What’s in the Senate’s latest small business bill for you

    By Adrienne Burke | Small Business

    The SUCCESS Act has some rare bipartisan support in the Senate.

    Just before Congress departed for summer recess last week, Senator Mary Landrieu (D-La.), introduced legislation designed to spur small business job growth and boost entrepreneurship.

    Her so-called SUCCESS Act of 2012, cosponsored by seven other Democrats, is notable because, when it was previously introduced as an amendment to the Small Business Jobs and Tax Relief Act (which remains on the Senate calendar), it got support from five Republicans to achieve 57 votes in the Senate—close to the 60 needed to invoke cloture and get to a vote. Landrieu, who chairs the Senate Committee on Small Business and Entrepreneurship, called even that small bit of bipartisanship a "monumental feat in today's political climate."

    She said in a statement that the bill "is made up of numerous bipartisan provisions" offered by members of her committee to "get our small businesses the assistance they need to grow our economy."

    So what's in the SUCCESS Act? The bill is a mashup of measures from 14 other existing pieces of small business legislation. It includes language addressing taxes, access to capital, access to global markets, mentoring, government contracting, and "transparency, accountability, and effectiveness."

    Extensions of small business tax cuts included in the bill would, according to a report from the Congressional Joint Committee on Taxation, translate to $12 billion in tax savings for small businesses in 2012 and 2013.

    Among 19 specific measures, the bill would:

    • Extend through December 2013 the 100% capital gains tax exclusion on qualifying investments in small business stock.
    • Double the $5,000 business startup expenditure deduction that expired in 2010. In 2012 and 2013 the deduction would be $10,000, subject to a $60,000 threshold.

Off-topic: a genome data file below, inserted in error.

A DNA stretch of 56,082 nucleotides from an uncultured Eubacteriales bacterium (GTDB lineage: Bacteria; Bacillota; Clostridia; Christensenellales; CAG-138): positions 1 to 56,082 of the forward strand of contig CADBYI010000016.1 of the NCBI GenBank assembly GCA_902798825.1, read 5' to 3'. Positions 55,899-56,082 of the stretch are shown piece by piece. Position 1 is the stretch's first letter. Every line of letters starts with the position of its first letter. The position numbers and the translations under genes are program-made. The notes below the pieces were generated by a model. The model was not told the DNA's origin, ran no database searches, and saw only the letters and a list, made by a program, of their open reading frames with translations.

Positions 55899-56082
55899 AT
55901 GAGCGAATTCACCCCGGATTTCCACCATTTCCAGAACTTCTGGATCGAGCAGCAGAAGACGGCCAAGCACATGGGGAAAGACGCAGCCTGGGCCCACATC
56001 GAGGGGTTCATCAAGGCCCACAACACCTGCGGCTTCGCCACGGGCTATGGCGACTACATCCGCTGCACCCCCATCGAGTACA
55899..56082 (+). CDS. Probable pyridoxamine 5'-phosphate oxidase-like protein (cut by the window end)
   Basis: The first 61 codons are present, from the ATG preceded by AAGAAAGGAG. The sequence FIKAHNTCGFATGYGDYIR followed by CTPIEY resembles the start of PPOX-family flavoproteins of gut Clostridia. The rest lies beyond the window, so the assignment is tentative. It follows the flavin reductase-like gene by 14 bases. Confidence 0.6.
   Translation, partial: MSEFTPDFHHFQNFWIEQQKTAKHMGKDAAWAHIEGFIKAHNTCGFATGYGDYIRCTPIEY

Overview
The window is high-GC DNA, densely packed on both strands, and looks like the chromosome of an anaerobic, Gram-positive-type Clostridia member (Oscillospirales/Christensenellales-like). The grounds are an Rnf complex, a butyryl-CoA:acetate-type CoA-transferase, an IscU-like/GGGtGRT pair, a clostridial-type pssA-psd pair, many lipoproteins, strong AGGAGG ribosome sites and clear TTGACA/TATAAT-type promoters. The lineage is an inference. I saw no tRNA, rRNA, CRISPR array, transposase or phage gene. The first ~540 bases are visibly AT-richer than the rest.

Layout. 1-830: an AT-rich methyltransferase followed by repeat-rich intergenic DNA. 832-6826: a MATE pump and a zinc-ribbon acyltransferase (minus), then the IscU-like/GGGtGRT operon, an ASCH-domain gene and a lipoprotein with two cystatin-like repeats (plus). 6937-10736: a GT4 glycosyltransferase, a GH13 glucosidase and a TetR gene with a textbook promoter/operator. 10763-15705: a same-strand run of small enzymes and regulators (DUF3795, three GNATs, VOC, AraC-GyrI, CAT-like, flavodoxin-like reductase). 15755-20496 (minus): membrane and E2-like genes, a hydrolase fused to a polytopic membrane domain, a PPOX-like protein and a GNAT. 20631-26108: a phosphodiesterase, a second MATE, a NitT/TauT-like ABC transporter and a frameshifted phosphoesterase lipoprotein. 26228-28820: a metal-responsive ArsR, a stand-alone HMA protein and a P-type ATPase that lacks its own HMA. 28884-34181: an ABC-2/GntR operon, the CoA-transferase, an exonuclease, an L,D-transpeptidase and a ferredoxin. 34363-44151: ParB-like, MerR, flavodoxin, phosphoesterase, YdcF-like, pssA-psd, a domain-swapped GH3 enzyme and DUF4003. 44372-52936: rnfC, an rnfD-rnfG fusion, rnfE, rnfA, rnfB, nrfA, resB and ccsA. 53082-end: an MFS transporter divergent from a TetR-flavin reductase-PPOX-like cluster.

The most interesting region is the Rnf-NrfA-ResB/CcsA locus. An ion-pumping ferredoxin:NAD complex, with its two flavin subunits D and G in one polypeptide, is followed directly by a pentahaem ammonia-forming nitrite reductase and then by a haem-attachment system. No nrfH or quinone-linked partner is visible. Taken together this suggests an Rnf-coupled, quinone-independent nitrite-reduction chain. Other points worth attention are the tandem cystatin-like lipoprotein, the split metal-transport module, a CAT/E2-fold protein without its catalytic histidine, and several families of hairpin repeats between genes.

• Temporarily reduce from 10 years to 5 the period an S-Corporation is required to hold onto its assets after converting from a C-corporation to avoid a tax on built-in gains at time of conversion.
    • Allow sole proprietorships, partnerships, and non-publicly traded corporations with less than $50 million in average gross annual receipts for the prior 3 years to carry back general business credits from 2012 and 2013 to offset five years of taxes to increase cash-flow for businesses that are currently not realizing profits.
    • Extend through December 31, 2013, the Sec. 179 tax expensing provision that allows small businesses to immediately, instead of over time through depreciation, write-off up to $500, 000 (up from $250,000) for tangible personal property and up to $250,000 for improvements to qualified real property including improvements to retail and restaurant property, subject to an increased $2,000,000 threshold.
    • Modify the Small Business Investment Company program to raise the amount of SBIC debt the SBA can guarantee from $3 billion to $4 billion, and increase from $225 million to $350 million the amount of SBA guaranteed debt a team of SBIC fund managers who operate several funds can borrow.
    • Extend for one year a provision set to expire on September 27, 2012, which allows small business owners to use SBA 504 long-term, fixed-rate loans to refinance existing commercial mortgages.
    • Improve government-wide small business export promotion and increases state events targeted at small businesses.
    • Require SBA to post online information by city/state on 7(a) and 504 loan activities by lenders and include quarterly reports on loans made by program so potential borrowers can see which banks are lending in their communities.
    • Reauthorize the Women's Business Center program through FY15 and make improvements to the program, including a GAO review of program performance as compared with other SBA economic development programs.

    The bill, which Landrieu introduced on July 25, has been referred to the Senate Finance Committee for review after Congress reconvenes on September 10. While a "monumental feat" of bipartisan support could see the bill passed by the Senate, it would take a small miracle to get it passed by the House.

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